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Contaminant Gradients in Trees: Directional Tree Coring Reveals Boundaries of Soil and Soil-Gas Contamination with Potential Applications in Vapor Intrusion Assessment

Overview of attention for article published in Environmental Science & Technology, December 2017
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About this Attention Score

  • Above-average Attention Score compared to outputs of the same age (52nd percentile)

Mentioned by

twitter
3 tweeters

Citations

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1 Dimensions

Readers on

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5 Mendeley
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Title
Contaminant Gradients in Trees: Directional Tree Coring Reveals Boundaries of Soil and Soil-Gas Contamination with Potential Applications in Vapor Intrusion Assessment
Published in
Environmental Science & Technology, December 2017
DOI 10.1021/acs.est.7b03466
Pubmed ID
Authors

Jordan L. Wilson, V. A. Samaranayake, Matthew A. Limmer, John G. Schumacher, Joel G. Burken

Abstract

Contaminated sites pose ecological and human-health risks through exposure to contaminated soil and groundwater. Whereas we can readily locate, monitor, and track contaminants in groundwater, it is harder to perform these tasks in the vadose zone. In this study, tree-core samples were collected at a Superfund site to determine if the sample-collection location around a particular tree could reveal the subsurface location, or direction, of soil and soil-gas contaminant plumes. Contaminant-centroid vectors were calculated from tree-core data to reveal contaminant distributions in directional tree samples at a higher resolution, and vectors were correlated with soil-gas characterization collected using conventional methods. Results clearly demonstrated that directional tree coring around tree trunks can indicate gradients in soil and soil-gas contaminant plumes, and the strength of the correlations were directly proportionate to the magnitude of tree-core concentration gradients (spearman's coefficient of -0.61 and -0.55 in soil and tree-core gradients, respectively). Linear regression indicates agreement between the concentration-centroid vectors is significantly affected by in-planta and soil concentration gradients and when concentration centroids in soil are closer to trees. Given the existing link between soil-gas and vapor intrusion, this study also indicates that directional tree coring might be applicable in vapor intrusion assessment.

Twitter Demographics

The data shown below were collected from the profiles of 3 tweeters who shared this research output. Click here to find out more about how the information was compiled.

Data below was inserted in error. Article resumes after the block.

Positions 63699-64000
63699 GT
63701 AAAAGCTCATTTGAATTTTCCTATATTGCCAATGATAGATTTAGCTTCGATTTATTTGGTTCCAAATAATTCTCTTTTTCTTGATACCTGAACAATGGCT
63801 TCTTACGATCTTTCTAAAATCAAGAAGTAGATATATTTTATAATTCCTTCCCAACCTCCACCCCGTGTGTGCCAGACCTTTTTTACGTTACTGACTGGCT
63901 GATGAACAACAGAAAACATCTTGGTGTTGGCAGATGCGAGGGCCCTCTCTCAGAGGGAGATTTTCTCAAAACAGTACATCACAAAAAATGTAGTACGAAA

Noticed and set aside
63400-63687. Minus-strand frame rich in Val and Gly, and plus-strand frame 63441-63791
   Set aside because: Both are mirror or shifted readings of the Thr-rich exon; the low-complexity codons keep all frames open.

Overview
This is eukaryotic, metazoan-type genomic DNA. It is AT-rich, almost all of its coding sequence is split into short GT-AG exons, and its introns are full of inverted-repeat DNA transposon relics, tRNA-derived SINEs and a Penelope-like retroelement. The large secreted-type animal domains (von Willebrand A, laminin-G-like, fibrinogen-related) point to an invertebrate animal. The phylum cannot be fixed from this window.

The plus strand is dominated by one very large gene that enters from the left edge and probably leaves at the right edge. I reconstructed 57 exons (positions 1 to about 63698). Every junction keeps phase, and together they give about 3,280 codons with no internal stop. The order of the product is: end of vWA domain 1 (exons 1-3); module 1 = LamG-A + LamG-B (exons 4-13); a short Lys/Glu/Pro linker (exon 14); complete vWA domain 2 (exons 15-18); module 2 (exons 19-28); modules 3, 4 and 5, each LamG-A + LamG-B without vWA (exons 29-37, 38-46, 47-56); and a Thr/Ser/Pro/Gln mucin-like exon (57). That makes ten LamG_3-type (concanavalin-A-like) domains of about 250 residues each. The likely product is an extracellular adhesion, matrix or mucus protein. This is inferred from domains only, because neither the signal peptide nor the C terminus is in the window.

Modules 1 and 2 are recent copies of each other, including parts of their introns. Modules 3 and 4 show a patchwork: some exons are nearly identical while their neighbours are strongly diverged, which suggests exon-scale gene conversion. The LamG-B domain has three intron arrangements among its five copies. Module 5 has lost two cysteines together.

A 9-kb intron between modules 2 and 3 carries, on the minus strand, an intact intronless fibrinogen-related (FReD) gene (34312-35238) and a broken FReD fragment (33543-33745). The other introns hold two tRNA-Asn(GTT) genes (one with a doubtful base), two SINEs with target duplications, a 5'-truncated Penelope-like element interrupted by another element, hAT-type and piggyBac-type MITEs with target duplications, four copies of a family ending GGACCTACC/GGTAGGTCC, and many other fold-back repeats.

Mendeley readers

The data shown below were compiled from readership statistics for 5 Mendeley readers of this research output. Click here to see the associated Mendeley record.

Geographical breakdown

Country Count As %
Unknown 5 100%

Demographic breakdown

Readers by professional status Count As %
Researcher 2 40%
Other 2 40%
Student > Master 1 20%
Readers by discipline Count As %
Environmental Science 2 40%
Unspecified 1 20%
Agricultural and Biological Sciences 1 20%
Engineering 1 20%

Attention Score in Context

This research output has an Altmetric Attention Score of 2. This is our high-level measure of the quality and quantity of online attention that it has received. This Attention Score, as well as the ranking and number of research outputs shown below, was calculated when the research output was last mentioned on 08 December 2017.
All research outputs
#7,012,164
of 12,269,011 outputs
Outputs from Environmental Science & Technology
#9,322
of 12,284 outputs
Outputs of similar age
#161,604
of 344,111 outputs
Outputs of similar age from Environmental Science & Technology
#131
of 186 outputs
Altmetric has tracked 12,269,011 research outputs across all sources so far. This one is in the 42nd percentile – i.e., 42% of other outputs scored the same or lower than it.
So far Altmetric has tracked 12,284 research outputs from this source. They typically receive a lot more attention than average, with a mean Attention Score of 11.1. This one is in the 23rd percentile – i.e., 23% of its peers scored the same or lower than it.
Older research outputs will score higher simply because they've had more time to accumulate mentions. To account for age we can compare this Altmetric Attention Score to the 344,111 tracked outputs that were published within six weeks on either side of this one in any source. This one has gotten more attention than average, scoring higher than 52% of its contemporaries.
We're also able to compare this research output to 186 others from the same source and published within six weeks on either side of this one. This one is in the 29th percentile – i.e., 29% of its contemporaries scored the same or lower than it.